Saturday, August 9, 2008


Today, I will try to do my best with my writing, but first I want to tell you why I can not write like I should be able to, given my background.

I've told you all before about how my son's father was an abusive alcoholic. What I didn't tell you was for nearly three years I was afraid to go to sleep and didn't. It was inconceivable to my thinking a human being could go without sleep for more than a couple of days and when I first started doing it, it was a sort of contest with myself to see if I could.

In the beginning my not sleeping was borne out of gut-wrenching fear. Fear that he would come home in one of his rages and I would not be aware enough to protect us. This fear as the most real fear I have ever felt, if not the most rational. The longer I went without sleep the easier it became to stay awake and eventually I couldn't sleep.

Now this is a testament to my strength. It was nearly two years before I started having flashes of hallucinations. Nothing full blown I could describe, just thinking someone was there and turning to see just a flash. These flashes happened every third month, then every month, then every week, then a couple of times a week until and I think I've told this before, I was looking out my child's window one brilliant day filled with sunshine, birds chirping and with the smell of fresh spring grass being mowed, I saw the lucky charms elf guy laid-back on a tree limb, smoking a huge pipe, with his legs crossed, kicking his foot, laughing and waving at me. He was gone as quickly as he had appeared. I was horrified.

Even in my psychotic state I knew what that was. I knew that while I had done a great many drugs in my youth, for the most part they were depressants, to help me escape the reality of my childhood sexual abuse. I had only hallucinated one time after being tricked into drinking mushroom kool-aid. I grew up in the 60's but never ever wanted to hallucinate. Never tried or even entertained the idea of trying hallucinogens. Nope, that was never going to be me. Yet, here I was full blown sober for years, hallucinating.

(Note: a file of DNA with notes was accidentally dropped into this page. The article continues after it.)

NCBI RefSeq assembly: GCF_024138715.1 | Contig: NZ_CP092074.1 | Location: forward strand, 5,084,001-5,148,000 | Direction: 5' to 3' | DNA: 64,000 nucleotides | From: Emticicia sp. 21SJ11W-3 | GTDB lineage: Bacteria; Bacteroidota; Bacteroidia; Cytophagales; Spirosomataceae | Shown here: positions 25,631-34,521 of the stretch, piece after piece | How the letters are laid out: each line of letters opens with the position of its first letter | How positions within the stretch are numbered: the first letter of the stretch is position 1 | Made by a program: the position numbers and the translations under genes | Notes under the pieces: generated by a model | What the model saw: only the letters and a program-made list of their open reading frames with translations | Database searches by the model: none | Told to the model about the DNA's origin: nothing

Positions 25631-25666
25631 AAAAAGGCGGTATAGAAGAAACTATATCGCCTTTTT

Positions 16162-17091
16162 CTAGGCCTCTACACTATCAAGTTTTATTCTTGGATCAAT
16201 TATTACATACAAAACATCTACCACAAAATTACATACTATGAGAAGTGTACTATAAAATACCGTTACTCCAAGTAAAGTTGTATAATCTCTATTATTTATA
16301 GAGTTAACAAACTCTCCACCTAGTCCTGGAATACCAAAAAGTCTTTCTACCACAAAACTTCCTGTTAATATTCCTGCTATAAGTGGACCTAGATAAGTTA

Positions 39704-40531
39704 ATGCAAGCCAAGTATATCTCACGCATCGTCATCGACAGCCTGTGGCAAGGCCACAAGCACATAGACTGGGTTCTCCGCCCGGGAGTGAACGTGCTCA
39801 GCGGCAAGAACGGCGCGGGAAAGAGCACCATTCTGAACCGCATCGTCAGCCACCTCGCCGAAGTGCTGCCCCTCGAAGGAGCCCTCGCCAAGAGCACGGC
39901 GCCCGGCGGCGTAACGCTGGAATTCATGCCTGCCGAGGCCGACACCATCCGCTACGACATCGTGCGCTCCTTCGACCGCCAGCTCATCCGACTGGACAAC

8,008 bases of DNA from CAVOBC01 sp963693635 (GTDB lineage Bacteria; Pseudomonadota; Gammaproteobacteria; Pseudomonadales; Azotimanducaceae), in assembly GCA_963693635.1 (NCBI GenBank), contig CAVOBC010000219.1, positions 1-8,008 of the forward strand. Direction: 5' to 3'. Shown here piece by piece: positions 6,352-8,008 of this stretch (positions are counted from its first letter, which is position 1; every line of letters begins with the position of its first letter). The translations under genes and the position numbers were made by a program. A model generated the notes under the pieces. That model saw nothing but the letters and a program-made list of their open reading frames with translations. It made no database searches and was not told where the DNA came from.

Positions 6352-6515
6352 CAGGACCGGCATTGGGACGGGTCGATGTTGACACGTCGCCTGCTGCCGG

To make a long story short, it scared me into finally seeking the help I needed. By the grace of God I was in Atlanta at the time with access to free mental health clinics and therapy and anti-depressants. I continued with this regimen on and off until I decided to go back to school years later. This was when I realized the full extent of what I had lost.

I don't know the exact point I lost my Phd level vocabulary but somewhere along the way it disappeared and no matter how hard I try I can't seem to get it back. When I was tested in the seventh grade my vocabulary was already beyond college level. Probably because I used books as an escape from my reality before I discovered drugs. In my 20's I could out-talk any intellectual, including college professors, I knew except my mother :) but that's another story for another day. These days, if I can figure out how to use "overarching" in a sentence, it is cause for great celebration and many self pats on the back :) I have managed to find a way to communicate with my middle school command of the english language but it will always be a bone of contention with me and well, just plain sad. So anyway that's the reason I don't write any more than I do and the reason why you will never see my name in a byline of some prestigious publication.

Now that I've gotten all that crap out of the way, on to the title of this post, dreams....

This morning I woke up at 2am. Why, you ask? Because NBC decided to make up for all the money they've lost with crappy programs and put an advertisement on every other minute of the opening ceremonies, so I fell asleep after the USA came out on the field. Yep, I missed the awesome lighting of the torch. Damn Commercials! So I get up at 2am and drink an entire 4 cup pot of coffee, which unlike most people, puts me right back to sleep. The dream was a typically fragmented dream representing stuff I had experienced through the day intermingled with the unconscious and the conscious dreams of what I really want which started me thinking about that dream I've had since childhood.

My first recollection of it was, I would grow up and have a husband that worshiped me and we would have a house full of children and I would lovingly prepare meals for them and teach them all that I knew, as would he, we would raise them up to be outstanding young adults together and then husband and I would send them out into the world to make their own way and we would rock in our rocking chairs on the front porch while our children periodically brought the grandchildren to visit and be spoiled.